Peanut

I checked on the Mr. Yogato garden on Friday. Well, I do many times a week, but that was when I noticed little spike-like things hanging from the peanut plant. At first, the little yellowy peanut flowers just fell off of the plant, but then some of them clearly got some action. I saw what are called pegs--there are about four or so right now. (Sorry for the "quality" of the photo; the camera focused on the dirt behind the peg, not on the peg itself, and this is the best of two bunches.) These insert into the ground (hopefully) and produce (hopefully) single pods of two to three peanuts in about two and a half months.

Excitement!

So, I guess this is an opportune time to actually get one of those plant profiles done, eh?

Arachis hypogaea
Sow depth1-2 inches
Emergence1-2 weeks (Germination is slower if peanut seeds are left within the shell.)
Temperature65 F to germinate, 70-85 F for growth. Cool weather is bad--frost kills!
LightI would assume lots of sunlight. I think growing indoors might be tricky, but not impossible. But this one is outdoors, so I can't make too brazen an assumption.
SoilLoose, sandy soil. Avoid packed or clay soils.
pH6.0 is best, but tolerates acidic or basic soils (how acidic or basic is uncertain)
HeightCan be 1-1.5 feet tall, 1-3 feet wide
PollinationCan self-pollinate, but I don't think this is a guarantee.
Maturity120 to 140 days from emergence. Flowers start to form 30-40 days after emergence; pegs penetrate soil about 10 days after fertilization; pegs go down about 2 inches, where the peanut forms over about 10 weeks.
Harvest25-50 peanuts per plant. Not all peanut pods mature at the same time. When leaves turn yellow, harvest entire plant. Hang to dry in a well-ventilated area for 1-2 weeks. Remove pods and allow to dry for another week.
Culinary UsePeanut butter, peanut oil, flour, roasted peanuts, cookies, cakes, trail mix, soups, stirfries, geez, this seed is pretty versatile!
ProblemsAspergillus (during dry times, can infect plant, releases aflatoxins, which seem like kind of sneaky chemicals, not like botulinin). Overly wet conditions can lead to rotting of the peanut pod. Of course, some people are deathly allergic to peanuts, although I don't know whether touching or being in the vicinity of the plant will cause a reaction. I, however, get itchy whenever I touch any cucurbit leaf or vine, although the only ones I can't eat are melon-types.


Peanuts are the epitome of agriculture to me. Not really gardening, but agriculture. George Washington Carver was my idol when I was a child; I read tons about him. I can't remember much at the moment, but I know that he was a genius and that he very much revolutionized agriculture. (The Field Museum has great information online from a temporary exhibit last year, and I plan on reading it in full sometime soon. Chicago-area people, they have exhibits on water and pirates right now, which seem totally rad, so you should go. Contrary to its name, it's not [always] about fields and agriculture, it's named after a guy Field and dedicated to natural history, art, culture, etc.)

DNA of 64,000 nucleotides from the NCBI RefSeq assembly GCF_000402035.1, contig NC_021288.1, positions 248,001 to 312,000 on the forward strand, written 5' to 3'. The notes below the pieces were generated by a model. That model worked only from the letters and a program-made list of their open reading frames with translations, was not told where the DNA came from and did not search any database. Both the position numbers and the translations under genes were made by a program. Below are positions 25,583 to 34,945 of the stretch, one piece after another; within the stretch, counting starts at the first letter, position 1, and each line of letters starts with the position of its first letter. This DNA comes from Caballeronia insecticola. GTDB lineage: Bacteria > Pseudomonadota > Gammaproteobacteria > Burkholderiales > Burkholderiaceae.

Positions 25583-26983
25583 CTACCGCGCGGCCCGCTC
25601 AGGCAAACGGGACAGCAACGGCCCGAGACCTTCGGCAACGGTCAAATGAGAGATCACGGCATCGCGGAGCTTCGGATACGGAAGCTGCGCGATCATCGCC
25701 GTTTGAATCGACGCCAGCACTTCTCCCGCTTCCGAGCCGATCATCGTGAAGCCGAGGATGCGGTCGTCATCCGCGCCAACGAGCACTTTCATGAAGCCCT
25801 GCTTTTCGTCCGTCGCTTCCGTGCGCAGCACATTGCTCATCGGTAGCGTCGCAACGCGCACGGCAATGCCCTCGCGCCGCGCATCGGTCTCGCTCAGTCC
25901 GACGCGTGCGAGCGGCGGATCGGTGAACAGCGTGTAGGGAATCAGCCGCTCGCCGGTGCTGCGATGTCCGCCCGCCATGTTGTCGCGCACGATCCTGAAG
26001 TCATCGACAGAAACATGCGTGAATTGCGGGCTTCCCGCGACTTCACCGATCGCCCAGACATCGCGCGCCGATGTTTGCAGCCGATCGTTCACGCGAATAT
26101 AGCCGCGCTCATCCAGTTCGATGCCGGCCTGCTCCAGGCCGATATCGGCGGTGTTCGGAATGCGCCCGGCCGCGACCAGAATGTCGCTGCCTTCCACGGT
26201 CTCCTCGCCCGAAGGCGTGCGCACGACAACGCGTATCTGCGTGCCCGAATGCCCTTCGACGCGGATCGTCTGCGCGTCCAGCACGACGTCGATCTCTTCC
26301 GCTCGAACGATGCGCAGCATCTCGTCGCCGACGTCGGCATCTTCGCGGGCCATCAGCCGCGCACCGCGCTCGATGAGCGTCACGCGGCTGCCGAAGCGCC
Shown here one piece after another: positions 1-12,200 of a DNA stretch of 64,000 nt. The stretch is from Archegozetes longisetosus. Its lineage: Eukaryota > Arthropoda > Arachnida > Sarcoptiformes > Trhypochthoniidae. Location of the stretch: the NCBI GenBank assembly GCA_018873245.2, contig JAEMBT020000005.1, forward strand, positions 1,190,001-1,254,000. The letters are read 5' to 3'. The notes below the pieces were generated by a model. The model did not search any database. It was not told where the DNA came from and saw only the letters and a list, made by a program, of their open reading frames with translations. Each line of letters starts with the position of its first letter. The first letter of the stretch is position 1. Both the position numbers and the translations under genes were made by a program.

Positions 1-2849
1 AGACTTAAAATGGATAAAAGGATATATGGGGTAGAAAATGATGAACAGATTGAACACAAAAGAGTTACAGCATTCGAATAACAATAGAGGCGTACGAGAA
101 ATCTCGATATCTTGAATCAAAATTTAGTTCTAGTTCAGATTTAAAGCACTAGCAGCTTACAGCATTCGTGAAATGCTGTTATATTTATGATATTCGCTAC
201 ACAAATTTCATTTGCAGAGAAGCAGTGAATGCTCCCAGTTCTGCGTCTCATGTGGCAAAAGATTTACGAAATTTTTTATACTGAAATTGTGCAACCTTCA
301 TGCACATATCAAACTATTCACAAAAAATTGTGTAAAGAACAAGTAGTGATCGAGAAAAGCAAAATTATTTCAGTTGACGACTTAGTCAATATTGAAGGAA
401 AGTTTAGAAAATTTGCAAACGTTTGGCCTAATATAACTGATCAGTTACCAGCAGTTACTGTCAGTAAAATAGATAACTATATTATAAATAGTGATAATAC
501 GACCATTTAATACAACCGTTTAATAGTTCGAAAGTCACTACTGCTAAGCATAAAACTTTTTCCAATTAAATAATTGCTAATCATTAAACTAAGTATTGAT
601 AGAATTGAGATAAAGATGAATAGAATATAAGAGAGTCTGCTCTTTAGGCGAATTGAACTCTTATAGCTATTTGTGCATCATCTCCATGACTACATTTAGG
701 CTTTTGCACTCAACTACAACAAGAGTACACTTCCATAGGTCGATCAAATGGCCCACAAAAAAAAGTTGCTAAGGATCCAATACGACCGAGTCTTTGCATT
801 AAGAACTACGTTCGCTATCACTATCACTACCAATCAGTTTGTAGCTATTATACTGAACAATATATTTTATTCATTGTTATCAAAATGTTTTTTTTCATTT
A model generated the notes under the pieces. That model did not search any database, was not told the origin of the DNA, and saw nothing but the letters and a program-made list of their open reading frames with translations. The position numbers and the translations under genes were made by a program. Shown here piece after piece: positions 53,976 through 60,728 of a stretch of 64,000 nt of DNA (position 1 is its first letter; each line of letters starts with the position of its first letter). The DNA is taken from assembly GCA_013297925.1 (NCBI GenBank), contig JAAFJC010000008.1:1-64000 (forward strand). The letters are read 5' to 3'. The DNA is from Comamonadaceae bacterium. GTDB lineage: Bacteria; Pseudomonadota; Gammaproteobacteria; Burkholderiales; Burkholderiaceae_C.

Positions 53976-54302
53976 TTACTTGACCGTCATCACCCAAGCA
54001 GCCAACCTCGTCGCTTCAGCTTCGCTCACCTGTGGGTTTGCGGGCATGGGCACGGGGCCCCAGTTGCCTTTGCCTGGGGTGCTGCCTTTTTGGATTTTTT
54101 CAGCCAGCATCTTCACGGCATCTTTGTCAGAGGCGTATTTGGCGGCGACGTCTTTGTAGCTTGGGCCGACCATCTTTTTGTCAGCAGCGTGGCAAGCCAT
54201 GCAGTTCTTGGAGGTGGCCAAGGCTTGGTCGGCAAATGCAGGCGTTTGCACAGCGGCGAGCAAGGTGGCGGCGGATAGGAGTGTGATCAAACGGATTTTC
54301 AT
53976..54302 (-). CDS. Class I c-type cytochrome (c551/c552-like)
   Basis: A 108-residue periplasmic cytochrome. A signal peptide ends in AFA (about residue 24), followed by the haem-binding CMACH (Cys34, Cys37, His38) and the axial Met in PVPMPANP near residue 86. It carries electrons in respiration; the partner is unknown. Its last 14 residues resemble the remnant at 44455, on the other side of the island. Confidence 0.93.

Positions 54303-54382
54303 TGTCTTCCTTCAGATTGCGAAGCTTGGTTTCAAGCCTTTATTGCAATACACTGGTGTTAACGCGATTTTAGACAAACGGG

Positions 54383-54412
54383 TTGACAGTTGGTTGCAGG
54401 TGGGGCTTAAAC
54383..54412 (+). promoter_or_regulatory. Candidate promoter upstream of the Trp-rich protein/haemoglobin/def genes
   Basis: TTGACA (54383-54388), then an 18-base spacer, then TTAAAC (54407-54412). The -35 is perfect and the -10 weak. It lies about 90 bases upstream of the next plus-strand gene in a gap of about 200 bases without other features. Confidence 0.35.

Of course, peanuts are legumes, so they replace nitrogen in the soil for plants that will grow in that spot in the following year ('cause, y'know, crop rotation = god). I actually think peanuts could be grown fairly handily in containers--maybe a 12" pot would be perfect (18" taproot, so it needs some space), although it could probably squeeze into an 8" pot, but I don't know how worthwhile the harvest would be, either way. I can't decide if that "25 to 50 peanuts" is pods (so maybe 50 to 150 peanuts) or just actual peanuts. Either way, that's, well, peanuts, so unless you have an entire room full of plants in your apartment or house, making indoor-produced peanut butter is pretty much out of the question. But the flowers are cute and striking, and the sheer oddity of how these things grow make them worthwhile to try. (Aha! "The Gardener's A-Z Guide to Growing Organic Food" by Tanya L. K. Denckla agrees with me that peanuts are fine to grow in containers--but Denckla doesn't provide a suggested pot size.)

The variety I am growing, with the peg pictured above, is "Carolina Black" from Southern Exposure Seed Exchange. They have a black paper coating instead of the traditional reddish-brown.

List of diseases here.

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One Response to Peanut

  1. and there was me thinking that peanuts grew below ground and had to be dug up like potatoes.

    ReplyDelete

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